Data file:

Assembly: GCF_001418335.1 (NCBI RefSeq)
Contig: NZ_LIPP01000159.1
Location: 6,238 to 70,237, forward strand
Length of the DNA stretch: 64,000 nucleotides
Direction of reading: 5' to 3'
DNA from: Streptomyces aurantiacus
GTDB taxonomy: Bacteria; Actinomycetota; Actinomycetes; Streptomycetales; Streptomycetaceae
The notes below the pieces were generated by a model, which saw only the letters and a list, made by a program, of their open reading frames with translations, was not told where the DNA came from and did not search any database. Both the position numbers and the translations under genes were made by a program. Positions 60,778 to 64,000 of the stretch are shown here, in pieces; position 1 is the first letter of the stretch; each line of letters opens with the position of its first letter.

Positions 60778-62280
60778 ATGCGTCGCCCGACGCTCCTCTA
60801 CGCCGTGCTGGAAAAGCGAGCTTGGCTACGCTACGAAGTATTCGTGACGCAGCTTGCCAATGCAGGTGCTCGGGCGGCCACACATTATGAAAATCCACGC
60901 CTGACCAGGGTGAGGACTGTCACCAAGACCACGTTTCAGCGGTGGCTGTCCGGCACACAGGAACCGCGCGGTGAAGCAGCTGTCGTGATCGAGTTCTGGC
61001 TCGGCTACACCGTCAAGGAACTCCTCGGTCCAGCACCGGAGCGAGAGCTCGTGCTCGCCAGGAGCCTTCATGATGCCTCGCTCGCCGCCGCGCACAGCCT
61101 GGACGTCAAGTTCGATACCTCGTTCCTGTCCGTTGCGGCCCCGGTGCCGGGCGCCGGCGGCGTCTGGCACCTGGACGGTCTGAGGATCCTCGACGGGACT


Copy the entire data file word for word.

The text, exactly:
Assembly: GCF_001418335.1 (NCBI RefSeq)
Contig: NZ_LIPP01000159.1
Location: 6,238 to 70,237, forward strand
Length of the DNA stretch: 64,000 nucleotides
Direction of reading: 5' to 3'
DNA from: Streptomyces aurantiacus
GTDB taxonomy: Bacteria; Actinomycetota; Actinomycetes; Streptomycetales; Streptomycetaceae
The notes below the pieces were generated by a model, which saw only the letters and a list, made by a program, of their open reading frames with translations, was not told where the DNA came from and did not search any database. Both the position numbers and the translations under genes were made by a program. Positions 60,778 to 64,000 of the stretch are shown here, in pieces; position 1 is the first letter of the stretch; each line of letters opens with the position of its first letter.

Positions 60778-62280
60778 ATGCGTCGCCCGACGCTCCTCTA
60801 CGCCGTGCTGGAAAAGCGAGCTTGGCTACGCTACGAAGTATTCGTGACGCAGCTTGCCAATGCAGGTGCTCGGGCGGCCACACATTATGAAAATCCACGC
60901 CTGACCAGGGTGAGGACTGTCACCAAGACCACGTTTCAGCGGTGGCTGTCCGGCACACAGGAACCGCGCGGTGAAGCAGCTGTCGTGATCGAGTTCTGGC
61001 TCGGCTACACCGTCAAGGAACTCCTCGGTCCAGCACCGGAGCGAGAGCTCGTGCTCGCCAGGAGCCTTCATGATGCCTCGCTCGCCGCCGCGCACAGCCT
61101 GGACGTCAAGTTCGATACCTCGTTCCTGTCCGTTGCGGCCCCGGTGCCGGGCGCCGGCGGCGTCTGGCACCTGGACGGTCTGAGGATCCTCGACGGGACT